What Is It?
It’s been a while since I did one of these, but I started borrowing the manga from the library and got inspired. Anyway. Fullmetal Alchemist is a manga by Hiromu Arakawa, adapted into an anime series by Bones. The two versions diverge at a certain point because the manga was only up to volume 7 or so at the time, and the studio basically crafted a second half for the story.
It’s about two brothers, Edward and Alphonse Elric. They learned alchemy at an early age, and when their mother passed away they did the forbidden and attempted human transmutation to bring her back. They bore a terrible price for it: Edward lost his leg, and Alphonse’s body was completely absorbed. Edward sacrificed his right arm to bind Alphonse’s soul to a suit of auto-mail armor. Determined to get their original bodies back, Edward went through painful surgery to get auto-mail prosthetic limbs, and the two brothers set out to find the Philosopher’s Stone.
Why’s It Awesome?
FMA is good for traditional role-playing in that it has more world-building than your typical anime. We get to see the nation of Amestris and its military embroiled in conflicts, and (in the manga) contact with the distant nation of Xing. It’s sort of a steampunk setting too. Amestris is based on Europe during the industrial revolution, and it has trains, guns, prosthetic limbs, and so on.
However, the series’ approach to alchemy is probably the most unique thing about it. Edward is very clear that alchemy is a science. It has specific laws and principles, and represents a natural phenomenon, if a very powerful one that few people understand. The most important thing is that no one can violate the Law of Equivalent Exchange, and the Elric brothers’ biggest mistake in trying to bring back their mother was that they underestimated the value of a soul. Basic alchemy involves drawing a circle and thereby transmuting matter, but Amestris’ State Alchemists invariably have some kind of tricks to let them use some form of alchemy on the fly. Roy Mustang wears special gloves that heighten the amount of oxygen in the air and create sparks, earning him the moniker of Flame Alchemist. Armstrong (one of the most awesome characters in the series) creates massive spiked gauntlets for himself out of whatever material is handy. And Edward, called the Fullmetal Alchemist for his artificial limbs, can create a transmutation circle simply by putting his palms together. I’m not going to get too much into human transmutation, mainly because for the anime it would involve spoilers, and for the manga the issue hasn’t been settled yet as far as I know. Suffice to say that’s where it becomes apparent that the alchemists’ understanding is incomplete.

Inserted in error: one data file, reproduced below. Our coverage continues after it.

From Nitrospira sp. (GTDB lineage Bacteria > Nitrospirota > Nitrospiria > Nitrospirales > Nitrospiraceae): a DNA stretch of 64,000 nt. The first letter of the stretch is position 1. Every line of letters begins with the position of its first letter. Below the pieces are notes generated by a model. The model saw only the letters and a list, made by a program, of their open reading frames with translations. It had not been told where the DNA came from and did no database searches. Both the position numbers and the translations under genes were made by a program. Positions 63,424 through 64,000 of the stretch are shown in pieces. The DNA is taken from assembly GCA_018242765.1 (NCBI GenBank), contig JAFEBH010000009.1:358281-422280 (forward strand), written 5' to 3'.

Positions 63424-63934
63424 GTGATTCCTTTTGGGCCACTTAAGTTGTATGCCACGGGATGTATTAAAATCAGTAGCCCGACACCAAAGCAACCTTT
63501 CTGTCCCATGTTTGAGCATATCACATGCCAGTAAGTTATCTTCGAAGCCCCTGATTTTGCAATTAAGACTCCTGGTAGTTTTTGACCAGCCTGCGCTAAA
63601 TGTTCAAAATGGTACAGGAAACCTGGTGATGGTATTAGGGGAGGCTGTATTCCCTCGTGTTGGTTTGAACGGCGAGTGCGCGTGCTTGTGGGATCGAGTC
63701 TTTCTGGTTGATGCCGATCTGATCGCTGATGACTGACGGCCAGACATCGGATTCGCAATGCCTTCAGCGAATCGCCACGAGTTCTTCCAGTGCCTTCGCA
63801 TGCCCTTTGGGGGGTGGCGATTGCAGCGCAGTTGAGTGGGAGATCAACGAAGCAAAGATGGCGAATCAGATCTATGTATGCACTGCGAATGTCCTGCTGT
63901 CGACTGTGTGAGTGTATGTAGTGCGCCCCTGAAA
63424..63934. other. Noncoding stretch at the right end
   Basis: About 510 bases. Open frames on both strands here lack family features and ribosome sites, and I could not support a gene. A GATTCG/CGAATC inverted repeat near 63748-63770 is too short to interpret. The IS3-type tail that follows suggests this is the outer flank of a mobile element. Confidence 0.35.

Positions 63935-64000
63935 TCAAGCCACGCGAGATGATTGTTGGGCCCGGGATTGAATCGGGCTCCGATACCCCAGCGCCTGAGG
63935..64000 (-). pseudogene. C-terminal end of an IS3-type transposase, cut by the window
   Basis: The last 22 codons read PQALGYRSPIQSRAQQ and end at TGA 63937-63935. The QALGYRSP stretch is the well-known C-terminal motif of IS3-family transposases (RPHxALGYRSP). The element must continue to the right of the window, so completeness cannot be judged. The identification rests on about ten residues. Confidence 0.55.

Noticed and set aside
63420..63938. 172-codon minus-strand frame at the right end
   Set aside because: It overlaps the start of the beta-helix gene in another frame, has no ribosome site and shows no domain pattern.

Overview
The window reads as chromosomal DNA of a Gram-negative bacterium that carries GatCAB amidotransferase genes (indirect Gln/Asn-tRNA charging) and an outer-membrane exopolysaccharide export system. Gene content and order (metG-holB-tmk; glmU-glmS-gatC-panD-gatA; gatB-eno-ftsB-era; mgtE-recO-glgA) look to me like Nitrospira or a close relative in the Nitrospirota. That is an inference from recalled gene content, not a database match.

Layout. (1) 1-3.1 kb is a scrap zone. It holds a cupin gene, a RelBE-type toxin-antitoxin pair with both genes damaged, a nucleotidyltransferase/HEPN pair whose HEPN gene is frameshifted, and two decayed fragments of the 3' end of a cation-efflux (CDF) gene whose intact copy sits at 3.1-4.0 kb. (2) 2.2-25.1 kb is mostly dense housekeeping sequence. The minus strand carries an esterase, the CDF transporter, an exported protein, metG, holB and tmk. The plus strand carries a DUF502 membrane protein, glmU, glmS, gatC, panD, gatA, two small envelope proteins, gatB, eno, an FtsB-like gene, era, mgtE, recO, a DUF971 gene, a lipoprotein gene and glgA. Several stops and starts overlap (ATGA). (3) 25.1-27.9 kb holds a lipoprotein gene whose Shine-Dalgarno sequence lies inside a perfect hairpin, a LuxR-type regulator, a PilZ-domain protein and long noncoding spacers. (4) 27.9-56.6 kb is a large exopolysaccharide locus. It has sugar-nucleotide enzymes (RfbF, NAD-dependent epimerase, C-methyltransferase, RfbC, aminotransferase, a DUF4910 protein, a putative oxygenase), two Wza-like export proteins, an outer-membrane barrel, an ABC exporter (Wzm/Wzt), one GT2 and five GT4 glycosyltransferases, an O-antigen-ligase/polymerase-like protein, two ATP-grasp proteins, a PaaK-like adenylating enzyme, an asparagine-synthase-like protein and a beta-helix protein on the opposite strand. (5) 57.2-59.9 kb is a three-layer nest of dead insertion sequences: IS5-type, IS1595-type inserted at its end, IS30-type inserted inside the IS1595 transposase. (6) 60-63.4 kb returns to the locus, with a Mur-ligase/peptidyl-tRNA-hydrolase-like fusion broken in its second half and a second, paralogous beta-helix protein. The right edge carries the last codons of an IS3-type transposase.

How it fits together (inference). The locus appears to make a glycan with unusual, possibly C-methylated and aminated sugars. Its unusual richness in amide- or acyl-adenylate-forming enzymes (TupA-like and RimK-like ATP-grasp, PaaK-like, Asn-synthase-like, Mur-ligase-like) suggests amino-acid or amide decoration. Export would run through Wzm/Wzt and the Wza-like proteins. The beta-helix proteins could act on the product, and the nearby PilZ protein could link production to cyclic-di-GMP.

In addition to all the cool toys, FMA tells a story with deep themes. The Elric brothers are burdened by their sins, yet still hopeful they can restore their original bodies. However, they are confronted with the question of what price must be paid for the Philosopher’s Stone, and by whom. Likewise, Edward’s decision to become a State Alchemist gives him access to research materials to get him much closer to his goal, but the possibility of being ordered to do something he finds immoral always looms over his head. This is not a forgiving series; characters die, because of ambition, greed, or stupid, random chance.
The Elric brothers’ issues are fairly specific, and unlike a lot of anime this is a setting that invites further exploration in a relatively traditional mode. It would take a little work to put together a suitable system for FMA-style alchemy, but I could see it working well in Fudge, GURPS, BESM, Spirit of the Century, Savage Worlds, etc. The rest of the “stuff” involved would be the prosthetic limbs and making sure there was an appropriate selection of guns and such. You could put together a campaign with the PCs being state alchemists, Amestrian soldiers (Ep. 37 of the anime is all about Roy and his subordinates), Ishbalans trying to survive, human chimeras on the run, maybe even homonculi.
Going into wacky indie game territory means having a good idea what you want to do with the setting. For example, In A Wicked Age would be perfect with a well-made FMA oracle, and a game about military investigators or Ishbalan priests looking for signs of wickedness and alchemy could make for an interesting Dogs in the Vineyard variant. Primetime Adventures is a possibility too (the Elric brothers have one heck of an Issue).